# Miller indices question

Entropia
I am new to understanding Miller indices (its never been covered in a class that i have taken etc) and there is a notation that i am seeing in the scientific literature that i don't understand. -Its the notation used after the (h,k,l) numbers. here are a few examples (I put in bold print the bit that I don't understand):

Ge(100)-2 x 1

Ge(111)-2 x 8

S/Ge(111)-2 x 2

I have looked at various intro to miller indices type of sites, but none of them make any mention of what the notation means after the (h,k,l) notation.

## Answers and Replies

Homework Helper
I assume that it is the offset in the unit cell. If I find a link I'll edit it in, but let me just give the justification for the need for this sort of thing.

As an example, consider NaCl. The (001) surface is always parallel, but its chemical composition could be either a plane of sodium atoms, or a plane of Chlorine atoms.

Nope, it turns out that the N x M defines a surface that violates the crystal symmetry in a N x M pattern. Here's a link:

"Real Surfaces"
http://www.cem.msu.edu/~cem924sg/LectureNotes.html

Thanks for the learning.

Carl

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Entropia

I am still confused though. The explanation in the miller indices section of the link only talks about simple miller indices notation, and the notation for stepped surfaces (not so simple).

I did not find anything that fits the pattern for the miller indices notation that i am extremely confused about.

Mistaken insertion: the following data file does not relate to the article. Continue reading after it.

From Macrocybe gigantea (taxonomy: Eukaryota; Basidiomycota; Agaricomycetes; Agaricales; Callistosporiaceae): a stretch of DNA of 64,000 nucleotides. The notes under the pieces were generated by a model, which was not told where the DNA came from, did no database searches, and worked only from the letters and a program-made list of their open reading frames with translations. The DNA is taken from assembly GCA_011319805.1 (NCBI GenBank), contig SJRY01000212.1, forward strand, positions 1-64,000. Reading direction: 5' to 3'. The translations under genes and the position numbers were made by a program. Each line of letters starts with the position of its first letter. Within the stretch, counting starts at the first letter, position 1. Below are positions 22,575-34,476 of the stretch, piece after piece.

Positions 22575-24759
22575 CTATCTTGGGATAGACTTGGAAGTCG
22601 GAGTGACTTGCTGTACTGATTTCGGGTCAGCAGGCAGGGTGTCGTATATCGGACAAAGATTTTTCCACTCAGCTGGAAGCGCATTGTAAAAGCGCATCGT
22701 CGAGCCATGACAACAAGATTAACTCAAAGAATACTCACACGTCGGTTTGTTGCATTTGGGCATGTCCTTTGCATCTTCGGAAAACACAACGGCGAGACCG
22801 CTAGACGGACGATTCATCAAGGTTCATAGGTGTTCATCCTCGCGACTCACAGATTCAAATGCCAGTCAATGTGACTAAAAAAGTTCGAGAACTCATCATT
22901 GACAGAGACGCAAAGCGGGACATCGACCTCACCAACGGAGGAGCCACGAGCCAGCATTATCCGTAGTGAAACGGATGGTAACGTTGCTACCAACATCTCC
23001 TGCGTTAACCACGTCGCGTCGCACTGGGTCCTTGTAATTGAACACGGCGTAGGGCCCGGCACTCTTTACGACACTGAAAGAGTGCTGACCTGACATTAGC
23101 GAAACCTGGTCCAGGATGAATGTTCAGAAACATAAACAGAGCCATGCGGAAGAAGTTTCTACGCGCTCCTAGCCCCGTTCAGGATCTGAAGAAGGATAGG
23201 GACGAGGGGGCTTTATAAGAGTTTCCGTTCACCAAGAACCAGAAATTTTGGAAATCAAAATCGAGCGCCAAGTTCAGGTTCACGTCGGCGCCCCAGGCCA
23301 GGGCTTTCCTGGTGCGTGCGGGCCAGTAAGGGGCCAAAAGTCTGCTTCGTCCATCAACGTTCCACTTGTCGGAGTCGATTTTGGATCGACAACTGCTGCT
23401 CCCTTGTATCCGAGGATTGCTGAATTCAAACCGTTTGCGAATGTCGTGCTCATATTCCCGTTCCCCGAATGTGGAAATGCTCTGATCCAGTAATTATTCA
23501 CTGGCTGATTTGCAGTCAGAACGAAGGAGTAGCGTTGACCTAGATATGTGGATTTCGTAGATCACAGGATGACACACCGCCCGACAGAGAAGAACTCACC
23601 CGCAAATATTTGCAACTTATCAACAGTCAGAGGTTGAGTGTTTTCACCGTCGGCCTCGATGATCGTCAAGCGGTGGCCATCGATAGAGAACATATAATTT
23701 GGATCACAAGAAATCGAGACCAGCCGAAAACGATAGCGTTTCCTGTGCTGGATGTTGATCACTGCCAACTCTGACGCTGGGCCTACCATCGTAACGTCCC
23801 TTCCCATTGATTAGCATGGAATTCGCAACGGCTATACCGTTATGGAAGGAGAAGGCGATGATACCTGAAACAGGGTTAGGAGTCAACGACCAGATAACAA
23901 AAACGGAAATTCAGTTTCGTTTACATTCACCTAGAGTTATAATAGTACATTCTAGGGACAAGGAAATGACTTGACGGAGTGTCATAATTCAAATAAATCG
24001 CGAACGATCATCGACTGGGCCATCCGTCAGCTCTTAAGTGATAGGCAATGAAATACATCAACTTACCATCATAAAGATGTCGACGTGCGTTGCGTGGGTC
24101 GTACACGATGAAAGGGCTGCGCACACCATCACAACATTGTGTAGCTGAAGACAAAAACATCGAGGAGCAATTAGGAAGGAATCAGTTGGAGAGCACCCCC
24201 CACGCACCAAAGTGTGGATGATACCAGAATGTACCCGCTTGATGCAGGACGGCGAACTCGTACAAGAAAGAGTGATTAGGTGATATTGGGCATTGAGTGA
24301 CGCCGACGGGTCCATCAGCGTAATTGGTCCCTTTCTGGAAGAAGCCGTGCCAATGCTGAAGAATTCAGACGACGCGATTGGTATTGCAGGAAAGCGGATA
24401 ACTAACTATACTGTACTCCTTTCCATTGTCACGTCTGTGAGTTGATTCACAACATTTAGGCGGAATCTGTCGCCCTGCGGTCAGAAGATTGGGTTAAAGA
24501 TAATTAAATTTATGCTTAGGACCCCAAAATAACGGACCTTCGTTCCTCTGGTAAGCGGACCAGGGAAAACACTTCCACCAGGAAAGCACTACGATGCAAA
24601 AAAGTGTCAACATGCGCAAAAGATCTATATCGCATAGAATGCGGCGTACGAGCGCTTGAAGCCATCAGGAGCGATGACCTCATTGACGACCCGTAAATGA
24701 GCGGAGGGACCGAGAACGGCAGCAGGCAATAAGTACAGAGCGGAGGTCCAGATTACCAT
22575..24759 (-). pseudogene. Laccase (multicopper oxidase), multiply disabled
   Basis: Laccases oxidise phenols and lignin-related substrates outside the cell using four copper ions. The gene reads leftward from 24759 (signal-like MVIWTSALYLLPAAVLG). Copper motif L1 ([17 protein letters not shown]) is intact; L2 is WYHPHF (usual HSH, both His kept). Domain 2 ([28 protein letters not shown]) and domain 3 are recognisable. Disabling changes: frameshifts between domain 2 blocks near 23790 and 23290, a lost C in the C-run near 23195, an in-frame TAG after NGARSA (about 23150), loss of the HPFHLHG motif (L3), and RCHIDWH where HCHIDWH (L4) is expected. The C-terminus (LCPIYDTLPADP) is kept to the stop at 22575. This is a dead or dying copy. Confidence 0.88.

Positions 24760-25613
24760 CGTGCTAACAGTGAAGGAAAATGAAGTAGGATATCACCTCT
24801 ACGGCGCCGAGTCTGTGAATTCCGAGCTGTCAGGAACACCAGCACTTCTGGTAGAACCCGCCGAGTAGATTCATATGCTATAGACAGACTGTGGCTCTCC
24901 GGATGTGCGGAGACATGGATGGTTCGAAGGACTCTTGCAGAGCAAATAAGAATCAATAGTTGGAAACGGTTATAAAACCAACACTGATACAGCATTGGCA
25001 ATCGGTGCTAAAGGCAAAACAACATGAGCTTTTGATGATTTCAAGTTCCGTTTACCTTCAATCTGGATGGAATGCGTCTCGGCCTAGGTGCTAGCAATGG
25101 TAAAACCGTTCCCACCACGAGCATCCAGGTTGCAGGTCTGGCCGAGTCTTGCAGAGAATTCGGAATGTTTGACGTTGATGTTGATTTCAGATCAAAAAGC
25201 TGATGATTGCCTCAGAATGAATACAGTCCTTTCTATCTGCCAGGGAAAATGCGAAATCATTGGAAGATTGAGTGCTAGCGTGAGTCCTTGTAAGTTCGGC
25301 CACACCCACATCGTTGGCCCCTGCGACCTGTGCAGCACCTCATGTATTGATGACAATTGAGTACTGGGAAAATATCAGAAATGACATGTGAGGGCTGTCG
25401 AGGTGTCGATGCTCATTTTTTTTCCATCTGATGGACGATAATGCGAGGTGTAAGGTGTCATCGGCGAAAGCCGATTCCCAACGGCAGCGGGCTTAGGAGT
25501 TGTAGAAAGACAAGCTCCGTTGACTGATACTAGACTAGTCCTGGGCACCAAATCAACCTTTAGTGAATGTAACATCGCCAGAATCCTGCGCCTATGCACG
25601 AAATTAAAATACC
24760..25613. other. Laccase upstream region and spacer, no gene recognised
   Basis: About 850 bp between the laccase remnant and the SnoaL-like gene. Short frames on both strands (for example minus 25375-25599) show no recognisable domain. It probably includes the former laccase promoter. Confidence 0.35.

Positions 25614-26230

Or, did I miss something?

Thanks! :)

Entropia
Miller Indices!

Help!

I have searched through countless sites and I have yet to find an explanation on this.

I have come across some Miller Indices notation (in the scientific literature) that I do not understand and its torturing me to not be able to understand! Below are a few examples, I don't understand the bit that I put in bold:

Ge(100)-2 x 1

Ge(111)-2 x 8

S/Ge(111)-2 x 2

Can anybody explain to me what that part of the Miller Indices notation means, or point me to a source that explains it?

Staff Emeritus
Miller indices - http://www.chem.qmul.ac.uk/surfaces/scc/scat1_1b.htm [Broken]

The 2x1, 2x8 and 2x2 are not Miller indices. What is the source of these numbers?

Also - http://www.gly.uga.edu/schroeder/geol6550/millerindices.html [Broken]

http://www.keele.ac.uk/depts/ch/resources/xtal/miller.html [Broken]

Here is a discussion of (2x1) and (2x2) surfaces with use of Miller indices - http://alpdmn.phys.psu.edu/LEED.html

It appears to be a different way of discussing a group of atoms in a crystal plane.

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Entropia
the last link is the kind of thing i was looking for!

thank you SO MUCH!

i understand what it meant by that notation now.

Staff Emeritus